One of the most unique and exceptional aspects of the NBMAA’s permanent collection of over 1,800 artworks is
The Sanford B.D. Low Illustration Collection,
named in memory of the Museum’s first director.
Conceived in 1965, the collection was founded by well-known illustrators Stevan Dohanos, Robert Fawcett, Howard Munce, Arthur William Brown, Henry Pitz, and Walt Reed, who established the Sanford B.D. Low Memorial Illustration Committee. Carrying on Low’s desire to preserve and promote the great art of illustration, the Committee invited America’s preeminent illustrators to donate their work to the Museum. Today, the collection comprises nearly 1,800 works, making it one of the nation’s three largest.
The Museum will present Masterpieces of The Sanford B.D. Low Illustration Collection,
providing a veritable history of American illustration. The show will highlight the work of groundbreaking artists such as Howard Pyle, Frederic Rodrigo Gruger, J.C. Leyendecker, Maxfield Parrish, N.C. Wyeth, Norman Rockwell, and many others. During their time, these artists captured distinctly American values through story and advertisement illustrations, as well as iconic cover illustrations for publications such as Scribner’s Magazine and The Saturday Evening Post. Relatable images such as John Falter’s idyllic Boys and Kites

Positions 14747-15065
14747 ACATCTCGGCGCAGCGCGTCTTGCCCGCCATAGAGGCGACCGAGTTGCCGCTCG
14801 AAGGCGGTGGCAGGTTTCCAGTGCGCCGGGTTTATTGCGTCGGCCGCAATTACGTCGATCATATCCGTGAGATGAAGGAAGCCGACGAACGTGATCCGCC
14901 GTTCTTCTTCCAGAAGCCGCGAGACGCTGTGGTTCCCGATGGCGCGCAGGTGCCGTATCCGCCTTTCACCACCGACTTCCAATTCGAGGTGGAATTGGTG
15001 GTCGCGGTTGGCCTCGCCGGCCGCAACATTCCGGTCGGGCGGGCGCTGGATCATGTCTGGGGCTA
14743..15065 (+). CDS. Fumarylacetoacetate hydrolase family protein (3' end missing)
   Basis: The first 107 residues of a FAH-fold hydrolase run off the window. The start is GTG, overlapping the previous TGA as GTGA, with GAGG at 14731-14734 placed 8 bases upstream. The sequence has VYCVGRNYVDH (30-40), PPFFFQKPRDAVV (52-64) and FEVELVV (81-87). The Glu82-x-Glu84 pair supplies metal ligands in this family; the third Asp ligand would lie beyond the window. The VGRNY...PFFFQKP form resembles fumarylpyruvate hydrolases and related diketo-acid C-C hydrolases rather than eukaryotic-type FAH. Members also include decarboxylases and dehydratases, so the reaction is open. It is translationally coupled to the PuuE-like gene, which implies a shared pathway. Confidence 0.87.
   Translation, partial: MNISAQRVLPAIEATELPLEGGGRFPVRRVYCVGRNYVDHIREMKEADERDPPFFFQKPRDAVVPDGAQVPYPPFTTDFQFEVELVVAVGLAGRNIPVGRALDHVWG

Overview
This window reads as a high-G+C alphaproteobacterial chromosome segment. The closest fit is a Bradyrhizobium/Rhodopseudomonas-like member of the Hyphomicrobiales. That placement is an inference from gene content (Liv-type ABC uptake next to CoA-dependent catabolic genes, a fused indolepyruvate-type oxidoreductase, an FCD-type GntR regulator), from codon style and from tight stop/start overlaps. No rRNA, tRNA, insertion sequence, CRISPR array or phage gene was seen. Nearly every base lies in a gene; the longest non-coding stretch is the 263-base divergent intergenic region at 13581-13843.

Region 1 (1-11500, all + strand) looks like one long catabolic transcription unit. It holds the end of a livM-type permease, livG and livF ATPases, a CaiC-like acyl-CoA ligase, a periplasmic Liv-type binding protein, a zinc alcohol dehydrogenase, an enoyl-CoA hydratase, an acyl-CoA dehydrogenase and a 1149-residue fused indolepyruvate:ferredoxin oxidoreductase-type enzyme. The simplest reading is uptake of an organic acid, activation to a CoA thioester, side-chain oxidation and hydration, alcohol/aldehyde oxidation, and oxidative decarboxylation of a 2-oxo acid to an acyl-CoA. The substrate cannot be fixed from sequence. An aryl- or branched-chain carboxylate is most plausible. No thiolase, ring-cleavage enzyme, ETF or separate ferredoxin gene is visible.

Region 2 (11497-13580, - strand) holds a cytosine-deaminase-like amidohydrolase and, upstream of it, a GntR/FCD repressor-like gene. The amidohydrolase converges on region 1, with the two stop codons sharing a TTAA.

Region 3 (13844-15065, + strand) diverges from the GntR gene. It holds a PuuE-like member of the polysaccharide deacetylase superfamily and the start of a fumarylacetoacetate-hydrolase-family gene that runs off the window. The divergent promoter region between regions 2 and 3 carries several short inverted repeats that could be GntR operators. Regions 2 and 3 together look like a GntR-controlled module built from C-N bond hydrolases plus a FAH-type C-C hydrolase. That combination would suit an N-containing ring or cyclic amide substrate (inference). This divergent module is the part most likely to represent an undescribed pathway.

(1950) and Stevan Dohanos’s Fourth of July Parade
(1947) graced American households and influenced pop culture during some of the most significant cultural transformations of the early twentieth century. Other artists, such as Howard Pyle, illustrated stories and works of fiction, whose subject matter transcended the boundaries of the United States. Likewise, much of the pulp art in the Low Illustration Collection depicts narratives that take place beyond America, and even Earth.
Masterpieces of The Sanford B.D. Low Illustration Collection will take visitors on a journey through American illustration, a genre of art that has continued to impact our everyday lives and the formation of a diverse national identity.
Credit: Exhibition overview from museum website.